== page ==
Senate budget plan adds 9 Gateway Cities
Group would expand by a third
THE NUMBER OF GATEWAY CITIES in Massachusetts would expand by more than a third under a Senate budget proposal scheduled for debate this week.
The budget plan, crafted by the Senate Ways and Means Committee, contains an outside section that would lower the population threshold for designation as a Gateway City from 35,000 to 20,000. The change would add nine municipalities to the 26 currently listed as Gateway Cities, a designation that brings with it the potential to tap additional state resources and tax incentives to spur economic development in the struggling communities.
Last summer, the Legislature approved the lower 20,000 population threshold, but the measure was vetoed by Gov. Deval Patrick, who said it would dilute the benefits available under the program. There are currently 26 municipalities that qualify as Gateway Cities, including Springfield, Worcester, Lowell, Lawrence, New Bedford, Fall River, Fitchburg, Brockton, Pittsfield, Holyoke, and Haverhill.
Ludlow, Wareham, and Milford aren’t cities, but Kelly said that doesn’t matter. She noted that state law defines the communities as gateway municipalities, not cities. “Gateway Cities is just sort of the term folks have adopted,” she said in an email.
Brewer, in a statement, defended changing the criteria. “By lowering the population threshold for gateway communities, we are opening up opportunities for more of Massachusetts’ smaller municipalities to get some assistance strengthening and rebuilding their economies,” he said. “The designation would allow these new cities and towns to access benefits that will aid in investments in education, infrastructure, and job growth, reviving them as economic centers and building the middle class workforce.”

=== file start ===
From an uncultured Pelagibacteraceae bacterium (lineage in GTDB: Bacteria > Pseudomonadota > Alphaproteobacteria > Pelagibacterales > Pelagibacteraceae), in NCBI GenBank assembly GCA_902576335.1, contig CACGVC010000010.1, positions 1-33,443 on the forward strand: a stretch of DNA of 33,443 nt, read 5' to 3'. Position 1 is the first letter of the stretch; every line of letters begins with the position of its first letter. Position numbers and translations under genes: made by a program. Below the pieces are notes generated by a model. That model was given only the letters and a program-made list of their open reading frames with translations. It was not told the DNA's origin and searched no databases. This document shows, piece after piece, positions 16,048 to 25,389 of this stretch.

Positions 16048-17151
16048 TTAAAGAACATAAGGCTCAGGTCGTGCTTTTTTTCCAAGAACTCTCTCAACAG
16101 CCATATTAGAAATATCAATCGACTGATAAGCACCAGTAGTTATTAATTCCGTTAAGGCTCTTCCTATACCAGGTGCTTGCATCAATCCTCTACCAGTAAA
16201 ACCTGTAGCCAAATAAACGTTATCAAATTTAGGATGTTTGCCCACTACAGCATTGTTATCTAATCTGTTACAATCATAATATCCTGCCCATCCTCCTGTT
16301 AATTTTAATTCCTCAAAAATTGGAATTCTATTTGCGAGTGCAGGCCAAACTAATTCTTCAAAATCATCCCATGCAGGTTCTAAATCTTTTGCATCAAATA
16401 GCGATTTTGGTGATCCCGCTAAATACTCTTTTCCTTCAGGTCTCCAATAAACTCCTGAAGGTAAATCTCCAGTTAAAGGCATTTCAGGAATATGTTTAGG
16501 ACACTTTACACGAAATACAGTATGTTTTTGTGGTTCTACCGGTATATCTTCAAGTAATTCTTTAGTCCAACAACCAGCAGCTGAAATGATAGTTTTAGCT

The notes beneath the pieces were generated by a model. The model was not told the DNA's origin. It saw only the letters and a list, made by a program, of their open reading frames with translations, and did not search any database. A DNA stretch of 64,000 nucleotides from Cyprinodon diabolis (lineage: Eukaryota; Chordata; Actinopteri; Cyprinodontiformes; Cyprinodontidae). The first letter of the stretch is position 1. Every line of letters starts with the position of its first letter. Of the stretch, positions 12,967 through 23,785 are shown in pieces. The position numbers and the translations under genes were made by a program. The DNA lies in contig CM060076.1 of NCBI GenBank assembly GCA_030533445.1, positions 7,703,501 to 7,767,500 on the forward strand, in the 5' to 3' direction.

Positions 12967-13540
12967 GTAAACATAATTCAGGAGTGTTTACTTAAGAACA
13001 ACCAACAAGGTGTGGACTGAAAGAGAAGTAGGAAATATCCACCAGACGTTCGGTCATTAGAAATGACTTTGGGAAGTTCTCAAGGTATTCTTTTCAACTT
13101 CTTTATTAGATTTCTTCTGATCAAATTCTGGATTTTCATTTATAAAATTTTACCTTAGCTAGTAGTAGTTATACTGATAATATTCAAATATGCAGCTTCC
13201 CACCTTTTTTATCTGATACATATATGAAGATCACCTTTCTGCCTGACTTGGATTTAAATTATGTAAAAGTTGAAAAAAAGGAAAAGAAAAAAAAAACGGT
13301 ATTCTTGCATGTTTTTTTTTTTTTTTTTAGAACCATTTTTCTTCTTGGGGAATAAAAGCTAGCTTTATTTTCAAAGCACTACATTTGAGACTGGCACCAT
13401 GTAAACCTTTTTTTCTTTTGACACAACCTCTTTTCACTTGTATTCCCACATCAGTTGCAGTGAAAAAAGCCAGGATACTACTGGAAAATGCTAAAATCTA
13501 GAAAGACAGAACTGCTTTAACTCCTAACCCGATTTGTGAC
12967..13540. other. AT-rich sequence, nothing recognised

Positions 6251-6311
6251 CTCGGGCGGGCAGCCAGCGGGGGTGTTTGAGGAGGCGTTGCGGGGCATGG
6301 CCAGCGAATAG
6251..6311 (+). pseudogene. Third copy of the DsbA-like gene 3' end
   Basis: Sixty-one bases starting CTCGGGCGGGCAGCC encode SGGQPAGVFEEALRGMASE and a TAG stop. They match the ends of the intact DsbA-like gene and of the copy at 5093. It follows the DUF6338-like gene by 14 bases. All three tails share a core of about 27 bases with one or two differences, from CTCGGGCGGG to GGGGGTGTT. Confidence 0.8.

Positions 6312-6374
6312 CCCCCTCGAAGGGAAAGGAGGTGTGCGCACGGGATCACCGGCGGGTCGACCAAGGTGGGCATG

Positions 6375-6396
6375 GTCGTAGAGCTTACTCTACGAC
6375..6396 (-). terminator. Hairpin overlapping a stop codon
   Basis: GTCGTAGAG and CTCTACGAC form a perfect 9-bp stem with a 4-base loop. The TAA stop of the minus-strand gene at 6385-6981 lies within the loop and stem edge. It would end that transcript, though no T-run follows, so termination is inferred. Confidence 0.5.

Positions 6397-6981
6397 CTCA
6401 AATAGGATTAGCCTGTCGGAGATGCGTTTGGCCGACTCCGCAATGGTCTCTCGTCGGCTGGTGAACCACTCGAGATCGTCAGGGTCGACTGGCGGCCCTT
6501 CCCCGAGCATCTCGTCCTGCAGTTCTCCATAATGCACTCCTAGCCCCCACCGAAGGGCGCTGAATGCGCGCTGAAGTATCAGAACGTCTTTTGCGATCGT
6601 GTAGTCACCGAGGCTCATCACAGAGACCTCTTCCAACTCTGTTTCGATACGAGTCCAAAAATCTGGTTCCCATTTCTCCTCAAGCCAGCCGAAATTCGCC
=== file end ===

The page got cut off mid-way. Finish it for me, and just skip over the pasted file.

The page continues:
Smaller communities have been pushing for several years to gain admission to the Gateway Cities club. The effort has been spearheaded by Gardner Mayor Mark Hawke, who claims the current population cutoff is unfair to smaller communities who meet the criteria in every respect but size. Current law sets the following membership criteria for Gateway Cities: a population between 35,000 and 250,000; a median household income below the statewide average, and a rate of educational attainment of a bachelor’s degree or higher that is below the state average.State Treasurer Steven Grossman, a likely candidate for governor, recently gave a speech in Gardner in which he said he was sympathetic to the pleas of smaller communities who want to be recognized as Gateway Cities.
Sen. Benjamin Downing of Pittsfield, the cochair of the Gateway Cities Legislative Caucus, says he hears the same concerns from smaller communities all the time, but he is not in favor of changing the membership criteria.